How JustAnswer Works:
  • Ask an Expert
    Experts are full of valuable knowledge and are ready to help with any question. Credentials confirmed by a Fortune 500 verification firm.
  • Get a Professional Answer
    Via email, text message, or notification as you wait on our site.
    Ask follow up questions if you need to.
  • 100% Satisfaction Guarantee
    Rate the answer you receive.
Ask Dr. Mark Your Own Question
Dr. Mark
Dr. Mark, Neurologist (MD)
Category: Neurology
Satisfied Customers: 1985
Experience:  Neurosurgeon - Brain, spine, and peripheral nerve surgery
206912
Type Your Neurology Question Here...
Dr. Mark is online now
A new question is answered every 9 seconds

I am a 33 year old male who has been experiencing protracted

Customer Question

Hello,
I am a 33 year old male who has been experiencing protracted withdrawal symptoms from benzodiazepines for the last 6 years and I am wondering if I have incurred permanent damage due to exitotoxicity.
In 2009 I was prescribed Alprazolam (generic Xanax) for non-psychiatric reasons which I took once a night for 6 months starting with .25 mgs and ending with 2 mgs (I was taking 2mgs a night for 2-3 months). I was never told about tapering so I abruptly discontinued. Two days after stopping I wound up in the hospital with close to every benzo withdrawal symptom in the book: tachycardia, visual and auditory illucinations, feeling of unreality, swollen lips, visual snow, tinnitus, extreme dizziness, reduced cognition, nausea, shaking, etc. To save time I won’t list them all but I basically experienced close to every symptom listed for benzo withdrawal. The doctors I saw at the hospital weren’t familiar with benzo withdrawal so I wasn’t put back on them to then taper down. I started feeling better about a week later and was sent home. However about a month and half after that the symptoms came roaring back and I have been living with them ever since.
Over the last 6 years the withdrawal symptoms have been slowly fading but it is hard to notice on a day to day basis and I still cannot function. I am wondering if the withdrawal effects have caused brain damage in the form of exitotoxicity. My (non expert) understanding is exitotoxicity occurs during benzo withdrawal due to over signaling caused by a lack of GABA which causes excess glutamate which in turn damages/destroys nerves in the brain. With the duration and intensity of my withdrawal symptoms I can’t possibly see how I can escape from this without damage. Is there a way to tell for certain if I have experienced/am experiencing exitotoxicity? Can there be degrees of exitotoxicity? I had an MRI of the brain the second day I was in the hospital back in 2009 which was normal and a qEEG a few months later which was relatively normal. I haven’t had any brain tests since then even though I have still been experiencing withdrawal symptoms. Was the dosage and duration of my benzo use enough to trigger exitotoxicity or does it usually occur in people who take them in higher dosages and for a longer duration? Are there other conditions that usually need to be present that are indicative of exitotoxicity? For example maybe seizures or loss of consciousness? (which I did not have) Is there a specific test I should get right now? If I do have exitotoxicity would the damage be permanent or is it reversible? Should I look into new stem cell procedures to try to fix the damage? Hopefully I have asked the right questions but I'm not sure. Is there anything else I should know about my situation? Thank you in advance for your help with this issue.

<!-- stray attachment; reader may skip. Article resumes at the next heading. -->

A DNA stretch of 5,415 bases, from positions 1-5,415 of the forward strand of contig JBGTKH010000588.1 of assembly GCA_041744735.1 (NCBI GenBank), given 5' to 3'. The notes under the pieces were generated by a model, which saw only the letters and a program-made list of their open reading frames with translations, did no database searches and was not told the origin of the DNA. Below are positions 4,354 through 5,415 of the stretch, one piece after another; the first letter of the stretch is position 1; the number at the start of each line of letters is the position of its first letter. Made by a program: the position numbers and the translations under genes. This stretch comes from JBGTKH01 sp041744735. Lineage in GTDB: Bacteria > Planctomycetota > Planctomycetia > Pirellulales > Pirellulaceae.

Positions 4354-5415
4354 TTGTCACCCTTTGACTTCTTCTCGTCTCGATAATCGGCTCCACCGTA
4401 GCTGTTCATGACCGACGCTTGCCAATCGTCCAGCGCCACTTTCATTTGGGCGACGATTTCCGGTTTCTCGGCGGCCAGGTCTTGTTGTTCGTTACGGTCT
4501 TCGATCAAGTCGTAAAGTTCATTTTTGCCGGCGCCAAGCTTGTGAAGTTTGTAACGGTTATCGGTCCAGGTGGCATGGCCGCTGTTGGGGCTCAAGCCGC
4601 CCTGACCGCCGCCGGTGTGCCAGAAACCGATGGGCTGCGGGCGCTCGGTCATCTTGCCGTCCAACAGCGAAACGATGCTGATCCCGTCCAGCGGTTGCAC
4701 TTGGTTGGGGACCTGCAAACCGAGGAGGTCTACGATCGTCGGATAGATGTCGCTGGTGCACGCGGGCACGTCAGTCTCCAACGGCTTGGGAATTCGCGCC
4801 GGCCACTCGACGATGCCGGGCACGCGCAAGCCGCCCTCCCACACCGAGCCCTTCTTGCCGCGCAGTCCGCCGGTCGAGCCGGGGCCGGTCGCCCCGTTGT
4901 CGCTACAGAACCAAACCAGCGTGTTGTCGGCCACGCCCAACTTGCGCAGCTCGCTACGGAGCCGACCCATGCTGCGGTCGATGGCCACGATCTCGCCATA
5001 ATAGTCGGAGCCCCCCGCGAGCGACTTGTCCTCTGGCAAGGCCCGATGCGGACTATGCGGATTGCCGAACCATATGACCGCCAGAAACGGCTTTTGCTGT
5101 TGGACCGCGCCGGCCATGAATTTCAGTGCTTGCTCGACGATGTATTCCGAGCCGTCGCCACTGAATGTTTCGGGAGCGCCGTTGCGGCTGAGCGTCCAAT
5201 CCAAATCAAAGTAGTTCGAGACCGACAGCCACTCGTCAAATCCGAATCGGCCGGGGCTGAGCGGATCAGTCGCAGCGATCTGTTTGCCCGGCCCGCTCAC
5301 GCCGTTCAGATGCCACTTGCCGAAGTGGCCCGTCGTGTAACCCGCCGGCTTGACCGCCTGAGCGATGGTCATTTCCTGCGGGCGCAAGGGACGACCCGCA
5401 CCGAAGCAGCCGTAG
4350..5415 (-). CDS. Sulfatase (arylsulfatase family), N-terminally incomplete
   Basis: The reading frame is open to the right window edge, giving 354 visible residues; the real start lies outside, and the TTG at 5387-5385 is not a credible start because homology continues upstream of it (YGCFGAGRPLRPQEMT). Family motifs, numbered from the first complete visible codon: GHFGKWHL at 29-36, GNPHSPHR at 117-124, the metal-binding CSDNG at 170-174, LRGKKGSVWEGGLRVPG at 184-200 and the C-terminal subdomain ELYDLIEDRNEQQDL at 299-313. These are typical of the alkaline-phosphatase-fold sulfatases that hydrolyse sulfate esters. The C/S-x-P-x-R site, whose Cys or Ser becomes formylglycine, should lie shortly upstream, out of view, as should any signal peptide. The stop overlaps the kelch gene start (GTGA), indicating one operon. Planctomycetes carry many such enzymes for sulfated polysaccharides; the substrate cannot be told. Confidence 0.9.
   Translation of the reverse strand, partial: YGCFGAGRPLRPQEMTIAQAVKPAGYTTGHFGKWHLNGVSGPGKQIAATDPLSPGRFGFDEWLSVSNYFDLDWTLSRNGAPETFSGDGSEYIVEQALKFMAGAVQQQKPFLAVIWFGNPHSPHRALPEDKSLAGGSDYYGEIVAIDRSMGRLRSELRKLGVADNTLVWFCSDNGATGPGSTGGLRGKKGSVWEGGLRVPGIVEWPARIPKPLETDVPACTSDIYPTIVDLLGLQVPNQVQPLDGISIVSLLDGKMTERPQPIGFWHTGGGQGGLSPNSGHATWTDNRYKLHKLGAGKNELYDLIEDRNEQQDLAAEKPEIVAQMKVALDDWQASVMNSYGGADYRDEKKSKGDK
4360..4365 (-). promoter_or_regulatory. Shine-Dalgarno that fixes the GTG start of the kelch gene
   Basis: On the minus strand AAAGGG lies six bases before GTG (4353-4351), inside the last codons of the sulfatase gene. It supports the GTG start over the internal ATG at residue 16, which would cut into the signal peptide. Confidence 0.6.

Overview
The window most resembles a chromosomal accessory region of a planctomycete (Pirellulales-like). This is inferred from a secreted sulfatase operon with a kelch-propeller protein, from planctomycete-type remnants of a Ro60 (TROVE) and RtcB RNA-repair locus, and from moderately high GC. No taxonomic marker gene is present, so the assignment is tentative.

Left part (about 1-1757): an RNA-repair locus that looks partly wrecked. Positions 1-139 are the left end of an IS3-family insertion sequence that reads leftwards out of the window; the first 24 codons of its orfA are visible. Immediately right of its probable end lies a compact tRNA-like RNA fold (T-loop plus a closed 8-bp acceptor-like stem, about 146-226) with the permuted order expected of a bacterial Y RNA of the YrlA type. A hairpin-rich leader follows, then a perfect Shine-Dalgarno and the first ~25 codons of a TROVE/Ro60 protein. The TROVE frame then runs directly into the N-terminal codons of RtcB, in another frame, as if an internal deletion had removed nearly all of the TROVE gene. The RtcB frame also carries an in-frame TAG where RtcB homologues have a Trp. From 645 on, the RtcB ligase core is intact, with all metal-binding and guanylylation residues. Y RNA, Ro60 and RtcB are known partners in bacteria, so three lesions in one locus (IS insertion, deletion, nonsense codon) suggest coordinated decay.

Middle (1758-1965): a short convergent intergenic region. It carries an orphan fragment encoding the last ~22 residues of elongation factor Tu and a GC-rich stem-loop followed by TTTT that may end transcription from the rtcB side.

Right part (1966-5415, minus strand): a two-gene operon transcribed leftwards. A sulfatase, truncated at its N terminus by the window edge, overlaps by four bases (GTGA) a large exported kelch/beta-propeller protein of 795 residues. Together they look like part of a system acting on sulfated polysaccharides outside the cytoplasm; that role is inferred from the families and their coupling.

Submitted: 10 months ago.
Category: Neurology
Expert:  Dr. David replied 10 months ago.

Hello, this is Dr. David. I am reviewing your question now and will be with you momentarily.

Expert:  Dr. David replied 10 months ago.

exitotoxicity is very very rare. it would cause nerve damage

you don't have symptoms of nerve damage.

your symptoms are of severe anxiety disorder.

you don't have brain damage.

but you still have anxiety symptoms.

your MRI and EEG symptoms don't show signs of nerve damage.